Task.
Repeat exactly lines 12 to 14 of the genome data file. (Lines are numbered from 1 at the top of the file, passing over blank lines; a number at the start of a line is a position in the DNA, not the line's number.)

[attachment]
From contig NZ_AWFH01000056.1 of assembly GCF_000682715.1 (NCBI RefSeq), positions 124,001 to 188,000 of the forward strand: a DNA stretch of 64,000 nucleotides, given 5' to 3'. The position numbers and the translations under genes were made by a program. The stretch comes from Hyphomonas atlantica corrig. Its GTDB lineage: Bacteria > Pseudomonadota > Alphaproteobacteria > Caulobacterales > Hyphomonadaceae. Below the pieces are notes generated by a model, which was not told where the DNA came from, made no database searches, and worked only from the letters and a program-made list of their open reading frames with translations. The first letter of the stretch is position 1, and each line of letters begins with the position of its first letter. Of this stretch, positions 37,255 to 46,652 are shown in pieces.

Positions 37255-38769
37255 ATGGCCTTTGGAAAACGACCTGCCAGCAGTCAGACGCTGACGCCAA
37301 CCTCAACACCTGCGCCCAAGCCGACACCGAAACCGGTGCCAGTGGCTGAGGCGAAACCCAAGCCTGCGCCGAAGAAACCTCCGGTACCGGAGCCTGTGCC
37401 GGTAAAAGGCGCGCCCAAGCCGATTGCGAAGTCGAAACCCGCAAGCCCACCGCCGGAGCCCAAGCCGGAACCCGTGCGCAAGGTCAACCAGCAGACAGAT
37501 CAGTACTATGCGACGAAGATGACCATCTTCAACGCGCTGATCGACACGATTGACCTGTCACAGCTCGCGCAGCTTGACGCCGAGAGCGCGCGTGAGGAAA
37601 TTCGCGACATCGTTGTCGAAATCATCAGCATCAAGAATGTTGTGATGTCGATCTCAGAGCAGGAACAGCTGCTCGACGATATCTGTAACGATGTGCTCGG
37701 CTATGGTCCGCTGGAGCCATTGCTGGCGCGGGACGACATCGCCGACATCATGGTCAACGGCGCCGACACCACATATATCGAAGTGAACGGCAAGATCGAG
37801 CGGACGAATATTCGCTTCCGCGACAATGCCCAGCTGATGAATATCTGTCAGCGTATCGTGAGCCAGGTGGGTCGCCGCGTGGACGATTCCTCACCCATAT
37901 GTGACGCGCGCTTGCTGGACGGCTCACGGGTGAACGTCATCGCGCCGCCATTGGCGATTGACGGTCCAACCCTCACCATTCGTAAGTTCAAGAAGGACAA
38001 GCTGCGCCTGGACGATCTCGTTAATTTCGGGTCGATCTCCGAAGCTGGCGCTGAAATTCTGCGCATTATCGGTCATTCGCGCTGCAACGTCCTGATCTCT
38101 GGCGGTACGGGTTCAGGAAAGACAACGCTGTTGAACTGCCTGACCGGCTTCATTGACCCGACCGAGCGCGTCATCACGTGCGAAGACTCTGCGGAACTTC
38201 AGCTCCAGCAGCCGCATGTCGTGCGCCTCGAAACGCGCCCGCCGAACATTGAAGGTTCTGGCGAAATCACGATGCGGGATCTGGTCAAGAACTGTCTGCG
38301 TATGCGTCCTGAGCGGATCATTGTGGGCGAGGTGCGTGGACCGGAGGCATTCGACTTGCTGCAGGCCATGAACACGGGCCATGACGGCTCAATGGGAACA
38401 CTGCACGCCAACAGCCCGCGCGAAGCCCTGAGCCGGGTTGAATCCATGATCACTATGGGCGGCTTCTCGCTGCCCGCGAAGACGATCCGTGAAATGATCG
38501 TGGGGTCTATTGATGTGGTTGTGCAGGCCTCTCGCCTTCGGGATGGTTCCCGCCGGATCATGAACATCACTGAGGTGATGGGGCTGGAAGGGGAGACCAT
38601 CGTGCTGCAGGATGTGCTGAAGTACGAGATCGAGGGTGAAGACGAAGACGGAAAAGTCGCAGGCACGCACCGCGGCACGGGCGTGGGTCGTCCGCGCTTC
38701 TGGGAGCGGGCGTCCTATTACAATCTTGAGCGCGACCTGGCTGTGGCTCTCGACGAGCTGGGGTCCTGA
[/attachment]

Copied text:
38101 GGCGGTACGGGTTCAGGAAAGACAACGCTGTTGAACTGCCTGACCGGCTTCATTGACCCGACCGAGCGCGTCATCACGTGCGAAGACTCTGCGGAACTTC
38201 AGCTCCAGCAGCCGCATGTCGTGCGCCTCGAAACGCGCCCGCCGAACATTGAAGGTTCTGGCGAAATCACGATGCGGGATCTGGTCAAGAACTGTCTGCG
38301 TATGCGTCCTGAGCGGATCATTGTGGGCGAGGTGCGTGGACCGGAGGCATTCGACTTGCTGCAGGCCATGAACACGGGCCATGACGGCTCAATGGGAACA